It’s relatively cheap.
It’s more convenient than traditional pipe rehabilitation projects.
And it’s already been used to repair hundreds of millions of miles of underground infrastructure in the United States alone.
Cured-in-place pipe lining is an increasingly popular method of repairing old and damaged sewer and stormwater pipes without having to dig up streets, reroute traffic or haul away debris.
But there’s a catch: Noxious fumes created during the process can escape the job site and sicken people in their homes, schools and businesses.
Here are five key takeaways from our recent investigation into the cured-in-place pipe industry that you need to know.
Read the full investigation:A popular, but noxious, piping fix is sickening people. It’s throughout America’s sewers.
How the CIPP process works
Cured-in-place pipe lining creates a new pipe inside an old one when workers insert a soft, resin-soaked liner into a damaged pipe, inflate it with pressurized air, then heat it with steam, hot water or UV light so it hardens.
During the heating process, volatile organic compounds in the resin mixture are released as a chemical plume that can escape from manholes and travel through the lateral connections linking the main pipe to the properties it serves.
Plumbing fixtures called P-traps are supposed to block these fumes from entering a building through sinks, toilets and drains. But they’re not a failsafe. The emissions can also seep through cracks in the foundation, doors, windows and air intakes.
Learn more about how CIPP works:A common way of fixing pipes is making people sick. Here’s how fumes can enter your home.
What happens to people
People exposed to these fumes have described an odor similar to that of epoxy or model airplane glue. Many said it irritates their eyes and throats. Some have experienced nosebleeds. Other common complaints include dizziness, headaches, slowed reaction times, loss of balance, nausea and unconsciousness.
Dozens of incidents from coast to coast have landed people in the hospital, triggered evacuations and sparked lawsuits claiming injuries and even death.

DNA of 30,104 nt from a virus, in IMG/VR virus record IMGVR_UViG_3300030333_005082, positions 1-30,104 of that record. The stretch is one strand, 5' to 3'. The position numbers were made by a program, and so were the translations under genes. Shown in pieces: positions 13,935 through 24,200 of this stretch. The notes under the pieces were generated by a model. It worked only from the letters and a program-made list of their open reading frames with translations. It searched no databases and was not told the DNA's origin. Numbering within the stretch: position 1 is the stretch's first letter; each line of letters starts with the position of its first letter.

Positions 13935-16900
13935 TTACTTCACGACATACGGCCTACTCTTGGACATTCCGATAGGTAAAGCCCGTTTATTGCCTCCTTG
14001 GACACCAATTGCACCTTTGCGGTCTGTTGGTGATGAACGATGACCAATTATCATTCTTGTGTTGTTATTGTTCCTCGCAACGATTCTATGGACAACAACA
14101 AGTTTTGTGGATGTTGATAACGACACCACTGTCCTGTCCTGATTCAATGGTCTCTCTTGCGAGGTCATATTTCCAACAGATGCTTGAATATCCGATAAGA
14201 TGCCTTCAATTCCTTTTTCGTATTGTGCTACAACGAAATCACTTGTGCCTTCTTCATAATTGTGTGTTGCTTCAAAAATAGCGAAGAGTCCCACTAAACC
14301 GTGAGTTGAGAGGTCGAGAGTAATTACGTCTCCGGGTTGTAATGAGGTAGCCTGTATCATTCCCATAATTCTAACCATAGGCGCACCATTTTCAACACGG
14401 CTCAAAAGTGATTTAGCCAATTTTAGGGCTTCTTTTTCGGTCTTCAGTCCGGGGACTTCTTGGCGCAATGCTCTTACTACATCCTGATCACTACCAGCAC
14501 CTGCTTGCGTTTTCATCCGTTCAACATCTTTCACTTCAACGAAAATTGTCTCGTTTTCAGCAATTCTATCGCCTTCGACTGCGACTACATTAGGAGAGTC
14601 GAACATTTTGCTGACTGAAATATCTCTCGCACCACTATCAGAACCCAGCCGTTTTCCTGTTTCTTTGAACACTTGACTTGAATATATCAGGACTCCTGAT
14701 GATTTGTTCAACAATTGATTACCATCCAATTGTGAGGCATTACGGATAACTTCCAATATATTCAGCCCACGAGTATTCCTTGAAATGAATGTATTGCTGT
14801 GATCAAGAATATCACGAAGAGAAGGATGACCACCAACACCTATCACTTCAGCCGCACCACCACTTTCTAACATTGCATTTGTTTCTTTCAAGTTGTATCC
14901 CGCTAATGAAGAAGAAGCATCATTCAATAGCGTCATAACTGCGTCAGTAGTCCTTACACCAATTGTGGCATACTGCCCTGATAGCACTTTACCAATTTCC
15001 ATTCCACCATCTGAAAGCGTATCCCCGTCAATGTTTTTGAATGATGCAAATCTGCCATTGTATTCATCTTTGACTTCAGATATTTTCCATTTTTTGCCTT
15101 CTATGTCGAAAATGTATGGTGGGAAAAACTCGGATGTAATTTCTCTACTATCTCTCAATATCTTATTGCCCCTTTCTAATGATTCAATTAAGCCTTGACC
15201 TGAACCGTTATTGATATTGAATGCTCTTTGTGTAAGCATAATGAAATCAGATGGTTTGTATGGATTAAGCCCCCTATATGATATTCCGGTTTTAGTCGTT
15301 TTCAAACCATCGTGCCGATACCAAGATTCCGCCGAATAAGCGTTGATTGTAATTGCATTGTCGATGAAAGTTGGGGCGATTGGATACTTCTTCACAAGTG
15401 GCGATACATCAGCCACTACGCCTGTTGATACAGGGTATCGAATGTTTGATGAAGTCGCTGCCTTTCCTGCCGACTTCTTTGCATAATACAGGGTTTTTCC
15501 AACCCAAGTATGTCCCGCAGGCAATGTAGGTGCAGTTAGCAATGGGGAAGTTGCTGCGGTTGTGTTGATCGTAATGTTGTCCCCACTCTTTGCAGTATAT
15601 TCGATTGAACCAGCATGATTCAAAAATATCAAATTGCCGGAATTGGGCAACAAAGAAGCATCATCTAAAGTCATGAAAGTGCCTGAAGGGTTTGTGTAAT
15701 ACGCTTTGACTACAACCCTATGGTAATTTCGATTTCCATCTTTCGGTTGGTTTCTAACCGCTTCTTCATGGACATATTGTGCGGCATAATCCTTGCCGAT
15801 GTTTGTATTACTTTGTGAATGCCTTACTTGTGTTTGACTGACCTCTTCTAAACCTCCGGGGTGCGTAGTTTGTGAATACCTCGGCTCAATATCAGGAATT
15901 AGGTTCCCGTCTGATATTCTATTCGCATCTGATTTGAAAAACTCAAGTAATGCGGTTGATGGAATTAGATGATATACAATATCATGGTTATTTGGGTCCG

Several people told USA TODAY their symptoms lasted weeks. In some cases, they never went away. At least three workers in two pipe-lining incidents have died after exposure to the chemicals. In October, a Florida woman settled a lawsuit with a contractor she blamed for her 71-year-old mother’s death.
What the industry says
The industry claims these fumes are safe and notes that a key compound in the emission – styrene – is found in nature. Mailers, door hangers and FAQs issued by cured-in-place contractors and the cities that hire them tend to omit, deny or downplay the potential health threats.
The National Association of Sewer Service Companies, whose membership includes cured-in-place pipe contractors, has adopted voluntary guidelines to control worksite emissions. It also vigorously rejects evidence of widespread public health risks. In 2017, the association publicly denounced a peer-reviewed study that determined the process releases noxious emissions into the air.
What the research has found
Inside the chemical plume released from cured-in-place pipe projects lurk compounds like styrene, benzene, methylene chloride and phenol, along with bits of uncured resin, partially cured plastic and hazardous air pollutants, according to scientific research funded by the U.S. National Science Foundation and cited by the Centers for Disease Control and Prevention.
A 2017 California Department of Health safety alert noting that the emissions contain potentially toxic chemicals and advising that cities and contractors “should not tell residents the exposures are safe.”
“Persons who detect an odor and experience health symptoms near CIPP installation sites should contact their medical provider and local health department,” the alert said.
Nobody is regulating it
Despite these risks, the cured-in-place pipe-lining industry is completely unregulated when it comes to public health. No state or federal agency actively monitors work sites or requires safety protocols to eliminate or prevent harmful emissions from leaking into the environment.
The U.S. Environmental Protection Agency, in charge of protecting the public from harmful emissions, does not regulate “temporary sources of air pollution” such as that produced during a pop-up operation like a cured-in-place pipe project.
“It’s sort of the Wild West,” said Matt Belcher, a Chicago-based attorney who represented the family of a cured-in-place pipe worker who died on the job in 2017. “Nobody is policing these things.”